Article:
madam; and, I assure you, a colonel's lady is no devol. r. There is nothing impossible to a lover. spicable thing. What would not a man attempt for a fine woman Miss L. So, you would advise me to give up my and thirty thousand pounds ? Besides, my honour is own fortune, and throw myself upon the Colonel's ? at stake. I promised to deliver her, and she bid me Betty. I would advise you to make yourself easy, win her, and wear her.

madam.

[graphic]

Miss L. That's not the way, I'm sure. No, no, Wom. He crosses, as if he meant to sit down here girl; there are certain ingredients to be mingled Sir P. He has a mind to make love to thee, child with matrimony, without which I may as well change for the worse as the better. When the woman has

Enter Colonel FeignWELL. fortune enough to make the man happy, if he has Wom. It will be to no purpose, if he does. either honour or good manners, he'll make her easy. Str P. Are you resolved to be cruel, then ? Love makes but a slovenly figure in a house, where Col. F. Your must be very cruel, indeed, if you poverty keeps the door.

can deny anything to so fine a gentleman, madam. Betty. And so you resolve to die a maid, do you,

1 Takes out his watch. madam?

Wom. I never mind the outside of a man. Miss L. Or have it in my power to make the man Col. F. And I'm afraid thou art no judge of the I love master of my fortune.

inside. Betty. Then you don't like the Colonel so well as Sir P. I am positively of your mind, sir; for creaI thought you did, madam, or you would not take tures of her function seldom penetrate beyond the such a jesolution.

pocket. Miss L. It is because I do like him, Betty, that I Wom. Coxcombs!

(Aside and erit. do take such a resolution.

Sir P. Pray what says your watch? mine is down. Betty. Why, do you expect, madam, the Colonel

(Pulling out his watch. can work miracles ? Is it possible for him to marry Col. F. I want thirty-six minutes of twelve, sir. you with the consent of all your guardians ?

(Puts up his watch, and takes out his snuff-bor. Miss L. Or he must not marry me at all; and so Sir P. May I presume, sirI told him; and he did not seem displeased with the Col. F. Sir, you honour me. (Presenting the bor. news. He promised to set me free; and I, on that Sir P. He speaks good English; though he must condition, promised to make him master of that free- be a foreigner. [Aside.1. This snuff is extremely dom.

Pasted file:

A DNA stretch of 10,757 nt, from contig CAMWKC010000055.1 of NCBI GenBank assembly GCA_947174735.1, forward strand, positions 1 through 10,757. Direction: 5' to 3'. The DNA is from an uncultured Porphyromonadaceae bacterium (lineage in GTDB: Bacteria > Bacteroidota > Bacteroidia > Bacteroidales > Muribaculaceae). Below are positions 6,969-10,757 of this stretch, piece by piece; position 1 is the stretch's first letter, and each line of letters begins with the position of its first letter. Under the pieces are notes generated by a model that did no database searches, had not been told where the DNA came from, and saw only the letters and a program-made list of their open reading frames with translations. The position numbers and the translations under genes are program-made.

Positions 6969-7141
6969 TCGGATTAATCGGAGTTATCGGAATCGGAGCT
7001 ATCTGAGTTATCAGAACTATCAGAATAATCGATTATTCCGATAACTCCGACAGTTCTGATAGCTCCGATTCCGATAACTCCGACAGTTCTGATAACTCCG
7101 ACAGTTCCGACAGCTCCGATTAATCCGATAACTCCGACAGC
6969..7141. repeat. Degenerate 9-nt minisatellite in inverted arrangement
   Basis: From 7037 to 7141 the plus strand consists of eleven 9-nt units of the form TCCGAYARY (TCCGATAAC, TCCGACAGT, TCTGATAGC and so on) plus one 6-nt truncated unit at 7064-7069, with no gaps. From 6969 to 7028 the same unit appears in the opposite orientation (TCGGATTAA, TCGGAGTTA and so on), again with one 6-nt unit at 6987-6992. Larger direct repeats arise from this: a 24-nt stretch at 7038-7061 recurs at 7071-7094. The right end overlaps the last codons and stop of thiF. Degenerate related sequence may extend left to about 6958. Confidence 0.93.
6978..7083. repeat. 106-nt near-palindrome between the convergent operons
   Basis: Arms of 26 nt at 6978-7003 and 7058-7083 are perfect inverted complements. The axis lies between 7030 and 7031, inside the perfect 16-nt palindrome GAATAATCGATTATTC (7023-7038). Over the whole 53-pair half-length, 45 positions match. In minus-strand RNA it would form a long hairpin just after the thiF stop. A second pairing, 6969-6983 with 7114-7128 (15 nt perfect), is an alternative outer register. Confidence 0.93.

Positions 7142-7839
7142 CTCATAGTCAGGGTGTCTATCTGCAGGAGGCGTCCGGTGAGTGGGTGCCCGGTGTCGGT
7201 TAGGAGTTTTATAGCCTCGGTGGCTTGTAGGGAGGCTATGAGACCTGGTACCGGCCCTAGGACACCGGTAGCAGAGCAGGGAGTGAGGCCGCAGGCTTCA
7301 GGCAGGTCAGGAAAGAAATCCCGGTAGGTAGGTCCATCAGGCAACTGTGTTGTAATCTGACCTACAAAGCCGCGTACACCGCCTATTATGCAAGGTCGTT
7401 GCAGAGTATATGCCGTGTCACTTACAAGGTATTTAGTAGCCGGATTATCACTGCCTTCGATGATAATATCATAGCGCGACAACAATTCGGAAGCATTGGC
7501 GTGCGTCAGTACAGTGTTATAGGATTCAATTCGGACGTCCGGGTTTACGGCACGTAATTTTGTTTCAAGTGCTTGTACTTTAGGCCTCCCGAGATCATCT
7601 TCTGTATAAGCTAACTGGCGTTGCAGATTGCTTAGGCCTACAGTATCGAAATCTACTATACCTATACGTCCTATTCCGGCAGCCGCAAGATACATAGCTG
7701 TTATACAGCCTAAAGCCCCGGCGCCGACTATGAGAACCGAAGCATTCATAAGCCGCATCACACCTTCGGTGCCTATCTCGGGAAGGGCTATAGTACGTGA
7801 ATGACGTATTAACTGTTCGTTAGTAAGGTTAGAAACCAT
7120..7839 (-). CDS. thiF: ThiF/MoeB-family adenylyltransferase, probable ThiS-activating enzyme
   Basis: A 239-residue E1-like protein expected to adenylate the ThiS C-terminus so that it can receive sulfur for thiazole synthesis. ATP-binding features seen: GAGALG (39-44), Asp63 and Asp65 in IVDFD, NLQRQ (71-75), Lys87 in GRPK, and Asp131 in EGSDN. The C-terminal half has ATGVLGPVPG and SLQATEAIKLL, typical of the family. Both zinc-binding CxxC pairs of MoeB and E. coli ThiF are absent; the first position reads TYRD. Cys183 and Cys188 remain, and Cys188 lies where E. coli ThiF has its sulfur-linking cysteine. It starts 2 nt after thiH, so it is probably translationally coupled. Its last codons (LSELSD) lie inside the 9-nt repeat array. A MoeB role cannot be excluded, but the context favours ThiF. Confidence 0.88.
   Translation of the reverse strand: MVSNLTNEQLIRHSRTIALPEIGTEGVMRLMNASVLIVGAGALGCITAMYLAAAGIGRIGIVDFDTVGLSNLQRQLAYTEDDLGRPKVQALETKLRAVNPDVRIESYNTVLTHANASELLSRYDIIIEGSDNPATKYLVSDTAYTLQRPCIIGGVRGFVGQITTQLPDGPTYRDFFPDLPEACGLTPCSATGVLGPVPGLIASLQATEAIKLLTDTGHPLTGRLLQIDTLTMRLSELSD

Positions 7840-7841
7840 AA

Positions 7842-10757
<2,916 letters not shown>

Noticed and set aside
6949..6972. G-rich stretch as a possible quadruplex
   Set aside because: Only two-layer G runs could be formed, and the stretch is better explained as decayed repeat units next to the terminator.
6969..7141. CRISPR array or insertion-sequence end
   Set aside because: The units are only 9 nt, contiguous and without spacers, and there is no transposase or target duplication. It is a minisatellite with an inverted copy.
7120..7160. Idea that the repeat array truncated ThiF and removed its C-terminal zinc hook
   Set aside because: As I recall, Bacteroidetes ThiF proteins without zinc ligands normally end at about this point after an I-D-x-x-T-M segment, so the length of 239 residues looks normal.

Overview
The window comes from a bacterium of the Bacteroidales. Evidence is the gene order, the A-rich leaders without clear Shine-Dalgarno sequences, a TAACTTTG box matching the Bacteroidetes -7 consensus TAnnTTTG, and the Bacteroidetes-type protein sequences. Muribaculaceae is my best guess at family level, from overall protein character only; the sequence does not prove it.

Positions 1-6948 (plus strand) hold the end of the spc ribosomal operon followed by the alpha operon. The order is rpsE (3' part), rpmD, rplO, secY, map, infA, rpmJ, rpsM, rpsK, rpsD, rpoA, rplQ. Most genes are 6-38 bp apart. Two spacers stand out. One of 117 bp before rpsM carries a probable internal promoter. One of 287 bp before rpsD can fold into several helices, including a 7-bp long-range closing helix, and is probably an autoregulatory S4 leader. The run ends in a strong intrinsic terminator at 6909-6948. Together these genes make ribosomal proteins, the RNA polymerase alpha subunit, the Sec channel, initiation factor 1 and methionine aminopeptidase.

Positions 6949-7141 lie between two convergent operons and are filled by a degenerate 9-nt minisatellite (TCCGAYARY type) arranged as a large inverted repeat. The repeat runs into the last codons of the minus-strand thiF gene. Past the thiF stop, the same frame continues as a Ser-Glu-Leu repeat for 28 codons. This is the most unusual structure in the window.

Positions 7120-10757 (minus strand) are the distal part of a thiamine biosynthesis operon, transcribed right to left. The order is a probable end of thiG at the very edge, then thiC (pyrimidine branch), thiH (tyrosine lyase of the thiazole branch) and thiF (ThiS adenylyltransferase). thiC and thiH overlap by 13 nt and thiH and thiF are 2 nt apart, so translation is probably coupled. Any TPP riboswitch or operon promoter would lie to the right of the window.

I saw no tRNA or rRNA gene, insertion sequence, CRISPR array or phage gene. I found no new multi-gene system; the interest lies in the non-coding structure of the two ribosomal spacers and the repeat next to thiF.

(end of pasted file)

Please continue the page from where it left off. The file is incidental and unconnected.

good, and the box prodigious fine: the work is Betty. Well! I have read of enchanted castles, la. French, I presume, sir. dies delivered from the chains of magic, giants killed, Col. F. I bought it in Paris, sir. I do think the and monsters overcome; so that I shall be the less workmanship pretty neat. surprised if the Colonel shall conjure you out of the Sir P. Neat! 'tis exquisitely fine, sir ! Pray, sir, power of your four guardians: if he does, I am sure if I may take the liberty of inquiring: --what counhe deserves your fortune.

try is so happy to claim the birth of the finest gen. Miss L. And shall have it, girl, if it were ten times tleman in the universe ? France, I presume. as much; for I'll ingenuously confess to thee, that I Col. F. Then you don't think me an Englishman? do love the Colonel above all the men I ever saw : Sir P. No, upon my soul, don't I. there's something so jaunty in a soldier, a kind of Col. F. I am sorry for it. je ne scais quoi air, that makes them more agreeable Sir P. Impossible you should wish to be an Engthan all the rest of mankind. They command regard, lishman! Pardon me, sir, this island could not proas who shall say, “ We are your defenders; we pre- duce a person of such alertness. serve your beauties from the insults of rude and un- Col. F. As this mirror shews you, sir. (Puts up polished foes, and ought to be preferred before those a pocket-glass to Sir Philip's face.) I know not bos lazy, indolent mortals, who, by dropping into their to distinguish you, sir; but your mien and address fathers' estates, set up their coaches, and think to speak you right honourable. rattle themselves into your affections."

Sir P. Thus great souls judge of others by them. Betty. Nay, madam, I confess that the army has selves. I am only adorned with knighthood that's engrossed all the prettiest fellows. A laced coat and all, I assure you, sir; my name is Sir Philip Modefeather have irresistible charms.

love. Miss L. But the Colonel has all the beauties of the Col. F. Of French extraction ? mind, as well as the body. 0, all ye powers that Sir P. My father was French. favour happy lovers, grant that he may be mine! Col. F. One may plainly perceive it. There is a Thou god of love, if thou be'st aught but name, ascertain gaiety peculiar to our nation, (for I will ova sist my Feignwell!

myself a Frenchman,) which distinguishes us every

where. A person of your figure would be a vast adPoint all thy darts to aid his just design, dition to a coronet. And make his plots as prevalent as thine. Sir P. I must own I had the offer of a barons

[Ereunt. about five years ago; but I abhorred the fatigue

which must have attended it. I could nefer yet

bring myself to join with either party, ACT II.

Col. É. You are perfectly in the right, Sir Philip :-a fine person should not embark himself in the

slovenly concern of politics : dress and pleasure are SCENE 1.- The Park.

objects proper for the soul of a fine gentleman.

Sir P. And love! Sir Philip Modelove discovered upon a bench, with

Col. F. Oh! that's included under the article of a Woman, masked.

pleasure. Sir P. Well but, my dear, are you really con- Sir P. Parbleu ! il est un homme d'esprit. May ! stant to your keeper ?

crave your name, sir ? Wom. Yes, really, sir. Heyday! who comes yon. Sir P. My name is La Feignwell, sir, at your der? He cuts a mighty figure.